8 eco-friendly lawn and garden care tips

Written on February 26, 2018 by , updated on July 25, 2018

communicationA healthy environment is important for everyone, and landlords and tenants can contribute by making wise choices about lawn and garden care.

In many cases, ecological maintenance is easier and less expensive than more harmful ones, and they produce lusher, healthier, and more abundant greenery.

Here are eight eco-friendly ways to maintain your lawn and garden, while controlling weeds.

1. Leave grass cuttings

Instead of going to the trouble of raking a lawn after mowing, let the cuttings remain where they are. They quickly decompose into the soil, providing nutrients and eliminating the need to add chemical fertilizers.

This is a boon for the environment because fertilizer production creates atmospheric pollutants. Plus, many commercial fertilizers end up in the groundwater, eventually damaging lakes and streams. Grass cuttings benefit the soil by adding nitrogen and acting as a moisture barrier. Leaving cuttings on the lawn is a win-win-win for the lawn, the environment, and whomever cuts the grass.

Related: Should a tenant be paid for doing yard work?

2. Avoid gas-powered lawn and garden equipment

In one hour, a gas-powered lawnmower creates as many atmospheric pollutants as 11 automobiles, and a riding mower emits as many pollutants as 34 cars, according to the U.S. Environmental Protection Agency. This doesn’t mean you need to hire someone to cut the grass with a push mower or, worse yet, do it yourself. That’s an option, but the market is full of electric and battery-powered lawn care equipment. Take advantage of innovations in electric technology, and cut your fossil fuel consumption in the process.

3. Grow grass suitable for your climate

Kentucky bluegrass grows best in—you guessed it—Kentucky. But in warm, arid parts of the country, such as Arizona and California, this type of grass takes extra care and extra water, and even then, it may not thrive. Fescue, however, should do much better. Do some research before planting grass seed or laying sod on your rental property, and you’ll save resources and man-hours. Here’s a zone table to help you choose the best grass for your area.

4. Fertilize your garden with yard waste and kitchen compost

If you can have a  garden in your rental property, you can grow your own food and save on your grocery bill. Keep a compost bin in the kitchen, throw in your food scraps, and add these to an outdoor compost pile when the bin fills up. Turn the compost every few days to keep it mixed, and soon you’ll have the highest quality fertilizer you can get, and it won’t cost you a dime.

5. Make friends with insects and worms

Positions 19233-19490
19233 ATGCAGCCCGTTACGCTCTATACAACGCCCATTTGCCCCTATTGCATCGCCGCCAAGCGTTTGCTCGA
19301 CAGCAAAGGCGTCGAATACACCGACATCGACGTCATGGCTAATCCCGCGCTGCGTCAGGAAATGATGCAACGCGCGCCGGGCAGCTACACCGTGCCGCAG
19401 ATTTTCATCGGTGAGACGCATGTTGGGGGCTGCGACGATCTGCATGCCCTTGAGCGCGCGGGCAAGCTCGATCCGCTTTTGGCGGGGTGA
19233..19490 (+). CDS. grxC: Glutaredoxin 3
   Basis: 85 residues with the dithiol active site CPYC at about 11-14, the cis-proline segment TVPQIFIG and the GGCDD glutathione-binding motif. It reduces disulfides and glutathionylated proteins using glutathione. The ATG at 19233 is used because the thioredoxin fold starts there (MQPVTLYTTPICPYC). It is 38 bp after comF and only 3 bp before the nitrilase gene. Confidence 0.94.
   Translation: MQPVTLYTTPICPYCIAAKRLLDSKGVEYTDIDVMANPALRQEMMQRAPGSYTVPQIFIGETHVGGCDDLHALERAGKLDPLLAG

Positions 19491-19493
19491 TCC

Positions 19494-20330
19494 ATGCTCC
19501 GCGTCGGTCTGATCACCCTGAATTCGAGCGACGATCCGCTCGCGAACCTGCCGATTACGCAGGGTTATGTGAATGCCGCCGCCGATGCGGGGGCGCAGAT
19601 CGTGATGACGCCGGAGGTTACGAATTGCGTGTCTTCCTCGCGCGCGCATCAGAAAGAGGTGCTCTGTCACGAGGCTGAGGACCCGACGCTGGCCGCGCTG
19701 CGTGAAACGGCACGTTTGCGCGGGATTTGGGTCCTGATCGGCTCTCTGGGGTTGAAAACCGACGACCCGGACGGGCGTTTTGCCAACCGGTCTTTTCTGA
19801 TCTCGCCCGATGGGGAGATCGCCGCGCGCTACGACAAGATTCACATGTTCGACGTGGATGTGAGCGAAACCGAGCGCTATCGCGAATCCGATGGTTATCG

Soil is alive, and it needs oxygen to thrive. You can aerate your lawn and garden manually every season to make sure the soil gets the air it needs. But there’s an easier way. Give a new home to a colony of worms. Spread them throughout the lawn and garden, water thoroughly, and allow them to work their way into the soil.

Ants also do a great job of aerating the soil, so unless you’re having problems with an indoor infestation, leave them alone to do their thing. Ants feed on harmful insects, pollinate flowers, and distribute seeds as well.

6. Water deeply but less frequently

Lawns need lots of water. If a sprinkler system delivers the water, much of it evaporates before it even hits the ground. To minimize this wastage of a precious resource, program your system to come on after midnight. The air is cooler at night and less capable of absorbing moisture.

To ensure the roots get enough water, leave the sprinkler on for an extra five or 10 minutes. Offset this by watering three times a week instead of every day. If there is rain in the forecast, turn off the system until the rain stops. Can’t get to your rental property to do this? Install a Wi-Fi watering system that you can operate with your PC.

Keep your garden thriving by installing a drip system. Drip technology was developed in arid Israel to maximize watering efficiency, and it’s easy and inexpensive to set up. Devote one or two sprinkler zones to the drip system, and run those zones late at night at times when the sprinklers aren’t running.

7. Roll in the clover

White clover was regularly added to grass seed until the 1960s, when gardeners began considering it a weed. If it is a weed, it’s a friendly one that adds lush green coloration to the lawn. It grows well in poor soil, and it’s easy to plant. Just sow the seeds directly on top of the existing lawn and water well. Sow two ounces per 1,000 square feet of lawn for a moderate ground cover that will tempt you to take off your shoes and lay down for a midday contemplation of cloud patterns.

Note: If your rental is in an HOA complex, check to make sure growing clover is allowed.

8. Create a buffer

If you have a property that borders a body of water, such as a lake, river, or stream, leave a 10-foot buffer between the lawn/garden and the waterway. Allow whatever vegetation is in the buffer zone to grow naturally. The buffer zone creates a space that prevents whatever fertilizers you might use from entering the water. Moreover, the natural vegetation binds the soil and helps protect against erosion.

Lawns and gardens benefit the community

Tropical storm Harvey struck the Gulf states in August 2017, and brought a powerful lesson. In large cities covered with pavement and concrete, lawns and gardens are even more important than they are in rural communities. Exposed soil, even when covered with grass or foliage, absorbs excess water and can help mitigate damage from flooding. For landlords and renters who heed this lesson, yard maintenance and landscaping becomes a form of community service. A well-tended lawn or garden not only enhances the aesthetic appeal of the neighborhood, it may be a lifesaver.

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